Let’s say you’re a performer, and you’re preparing for a show. It’s something you do a lot. They’re setting the thing up, all around you, in a really swanky hall in Vienna. Glances catch you and you notice yourself. You’re singing. Next, a friend of yours in another room who may or may not be able to hear you occurs to you. What they might be thinking about you occurs to you. The producer, no less, is sitting watching you and this, too, occurs to you.


You’re booked, you’re on the bill, you’re in the right place. All the same everything around you seems to ask, who do you think you are? It can take only an ordinary human degree of self-obsession for everyone, sound engineers and janitors included, to feasibly seem to be thinking, at the same time, about you. About what you’re doing, and who you think you are. As if they had no other business. Nothing of their own to concern themselves with.




How lucky, then, that who-you-think-you-are is not what you’re singing about. How lucky that there are such fantastical and mortifying things for us to sing in this world that we need not concern urselves with who-we-think-we-are ever again. And the show happens, and we sing a song, but this is the least of our concens, naturally. The job of a performer is perhaps the only job where forgetting about the job is an important part of the job. Do people go to a show to see someone be correct and appropriate? Or do they go to come back with a glimpse of a soul, or some minute imprint of what they know, somehow, to be so. About living, about being, anything.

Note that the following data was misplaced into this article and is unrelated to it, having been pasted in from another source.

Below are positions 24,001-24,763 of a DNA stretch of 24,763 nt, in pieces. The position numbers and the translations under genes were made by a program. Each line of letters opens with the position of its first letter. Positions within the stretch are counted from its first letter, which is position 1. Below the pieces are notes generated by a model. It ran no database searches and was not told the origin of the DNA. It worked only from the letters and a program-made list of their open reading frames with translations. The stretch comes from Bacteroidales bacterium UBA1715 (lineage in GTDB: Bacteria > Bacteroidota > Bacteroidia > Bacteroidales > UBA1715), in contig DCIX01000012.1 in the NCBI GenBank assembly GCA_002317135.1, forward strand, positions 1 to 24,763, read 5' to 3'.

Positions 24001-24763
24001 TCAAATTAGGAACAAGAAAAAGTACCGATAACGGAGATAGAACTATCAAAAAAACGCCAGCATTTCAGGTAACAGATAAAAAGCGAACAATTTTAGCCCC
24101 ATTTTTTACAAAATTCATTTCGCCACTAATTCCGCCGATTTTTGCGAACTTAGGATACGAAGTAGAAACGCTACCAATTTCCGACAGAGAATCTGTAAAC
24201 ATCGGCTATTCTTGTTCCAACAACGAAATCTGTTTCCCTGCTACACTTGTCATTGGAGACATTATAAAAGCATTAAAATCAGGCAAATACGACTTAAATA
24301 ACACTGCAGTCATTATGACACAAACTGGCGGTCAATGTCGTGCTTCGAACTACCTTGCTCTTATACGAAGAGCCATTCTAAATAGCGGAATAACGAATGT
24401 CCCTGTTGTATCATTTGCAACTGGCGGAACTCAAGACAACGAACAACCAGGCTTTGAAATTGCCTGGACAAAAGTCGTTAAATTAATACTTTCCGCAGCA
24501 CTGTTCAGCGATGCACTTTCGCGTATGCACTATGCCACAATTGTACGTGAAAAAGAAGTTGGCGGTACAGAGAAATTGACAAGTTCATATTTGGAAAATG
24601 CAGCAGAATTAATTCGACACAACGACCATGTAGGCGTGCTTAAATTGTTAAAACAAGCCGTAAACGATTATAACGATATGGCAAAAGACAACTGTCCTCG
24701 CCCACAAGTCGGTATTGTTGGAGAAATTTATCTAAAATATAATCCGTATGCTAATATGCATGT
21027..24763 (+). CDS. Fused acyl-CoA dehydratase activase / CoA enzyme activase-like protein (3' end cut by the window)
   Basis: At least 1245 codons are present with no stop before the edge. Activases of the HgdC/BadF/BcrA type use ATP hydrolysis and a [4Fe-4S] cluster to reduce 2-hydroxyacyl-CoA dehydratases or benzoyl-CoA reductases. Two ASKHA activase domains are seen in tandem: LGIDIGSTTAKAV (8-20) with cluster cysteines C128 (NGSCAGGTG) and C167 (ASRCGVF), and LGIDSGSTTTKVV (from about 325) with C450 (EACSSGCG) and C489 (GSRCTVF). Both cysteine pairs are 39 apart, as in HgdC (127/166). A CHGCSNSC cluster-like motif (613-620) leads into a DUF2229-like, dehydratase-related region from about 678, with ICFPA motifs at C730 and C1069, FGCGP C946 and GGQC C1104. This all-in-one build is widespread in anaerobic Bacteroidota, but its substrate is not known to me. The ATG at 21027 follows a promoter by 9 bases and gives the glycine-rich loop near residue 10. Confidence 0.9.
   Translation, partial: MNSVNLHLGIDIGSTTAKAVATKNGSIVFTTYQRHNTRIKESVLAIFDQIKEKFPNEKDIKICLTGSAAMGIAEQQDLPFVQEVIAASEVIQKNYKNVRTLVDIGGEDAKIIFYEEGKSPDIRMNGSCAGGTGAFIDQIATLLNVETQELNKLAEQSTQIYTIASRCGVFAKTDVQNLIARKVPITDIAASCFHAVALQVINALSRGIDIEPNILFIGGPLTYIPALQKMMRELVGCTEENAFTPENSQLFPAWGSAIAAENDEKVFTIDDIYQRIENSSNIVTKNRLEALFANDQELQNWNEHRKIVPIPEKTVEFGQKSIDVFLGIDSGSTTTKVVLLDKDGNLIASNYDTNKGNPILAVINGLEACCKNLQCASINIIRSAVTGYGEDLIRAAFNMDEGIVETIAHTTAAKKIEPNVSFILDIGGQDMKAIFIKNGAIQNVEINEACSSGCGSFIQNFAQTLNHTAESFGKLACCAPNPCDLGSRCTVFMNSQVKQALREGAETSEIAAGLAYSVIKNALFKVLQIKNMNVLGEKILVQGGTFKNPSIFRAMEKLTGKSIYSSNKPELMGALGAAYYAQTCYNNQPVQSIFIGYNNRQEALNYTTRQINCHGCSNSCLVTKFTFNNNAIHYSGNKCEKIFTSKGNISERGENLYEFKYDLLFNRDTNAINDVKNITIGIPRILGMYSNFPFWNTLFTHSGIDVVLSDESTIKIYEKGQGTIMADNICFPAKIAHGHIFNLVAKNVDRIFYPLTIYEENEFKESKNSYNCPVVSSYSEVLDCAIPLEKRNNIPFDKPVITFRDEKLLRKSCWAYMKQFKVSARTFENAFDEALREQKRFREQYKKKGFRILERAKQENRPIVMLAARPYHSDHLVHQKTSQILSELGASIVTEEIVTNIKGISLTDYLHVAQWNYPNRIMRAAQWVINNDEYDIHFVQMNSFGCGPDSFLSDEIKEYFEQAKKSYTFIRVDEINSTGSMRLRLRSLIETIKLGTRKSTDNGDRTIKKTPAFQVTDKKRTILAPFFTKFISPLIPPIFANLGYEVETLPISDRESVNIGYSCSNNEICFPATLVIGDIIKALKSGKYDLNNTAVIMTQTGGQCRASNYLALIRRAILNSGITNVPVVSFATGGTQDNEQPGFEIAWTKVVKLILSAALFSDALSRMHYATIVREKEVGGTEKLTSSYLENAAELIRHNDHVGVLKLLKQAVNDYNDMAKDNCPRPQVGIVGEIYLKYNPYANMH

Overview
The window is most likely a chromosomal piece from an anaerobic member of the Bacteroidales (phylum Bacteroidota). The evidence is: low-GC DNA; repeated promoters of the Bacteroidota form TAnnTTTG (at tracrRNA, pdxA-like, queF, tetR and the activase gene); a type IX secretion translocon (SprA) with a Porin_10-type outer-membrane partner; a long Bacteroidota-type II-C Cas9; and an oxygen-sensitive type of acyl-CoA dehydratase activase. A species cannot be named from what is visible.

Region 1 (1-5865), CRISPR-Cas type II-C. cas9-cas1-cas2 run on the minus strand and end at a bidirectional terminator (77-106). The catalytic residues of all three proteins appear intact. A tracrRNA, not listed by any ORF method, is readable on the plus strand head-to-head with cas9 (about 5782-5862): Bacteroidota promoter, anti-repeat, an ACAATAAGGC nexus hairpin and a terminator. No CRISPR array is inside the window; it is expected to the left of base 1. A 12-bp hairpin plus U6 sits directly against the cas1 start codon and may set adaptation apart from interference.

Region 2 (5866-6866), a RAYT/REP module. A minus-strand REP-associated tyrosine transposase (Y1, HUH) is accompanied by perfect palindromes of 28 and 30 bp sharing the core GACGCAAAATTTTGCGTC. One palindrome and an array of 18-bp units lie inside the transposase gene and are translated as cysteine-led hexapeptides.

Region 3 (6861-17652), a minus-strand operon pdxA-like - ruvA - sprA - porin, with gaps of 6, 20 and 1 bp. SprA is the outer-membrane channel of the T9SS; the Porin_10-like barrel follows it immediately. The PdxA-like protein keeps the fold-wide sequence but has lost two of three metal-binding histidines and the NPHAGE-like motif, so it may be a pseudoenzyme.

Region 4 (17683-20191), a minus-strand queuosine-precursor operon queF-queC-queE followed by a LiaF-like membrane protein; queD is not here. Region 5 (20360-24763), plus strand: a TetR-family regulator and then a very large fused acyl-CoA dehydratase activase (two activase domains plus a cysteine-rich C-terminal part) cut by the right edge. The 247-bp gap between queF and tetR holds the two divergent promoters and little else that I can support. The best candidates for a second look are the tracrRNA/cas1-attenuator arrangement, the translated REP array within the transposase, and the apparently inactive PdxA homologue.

He’s there every day, whoever he is, he-who-I-think-I-am. In the best of company he’s there. No doubt I’d be in trouble a lot more often, were he not. But how irresponsible it cam be, and how irresistible too, to have him stand there gawking, tongue-lolling, gormless, between and audience and what they need to see. And how like resignation, despair, relief, how akin to giving up, the sensation, when he falls like a veil, and the truth of the matter steps up.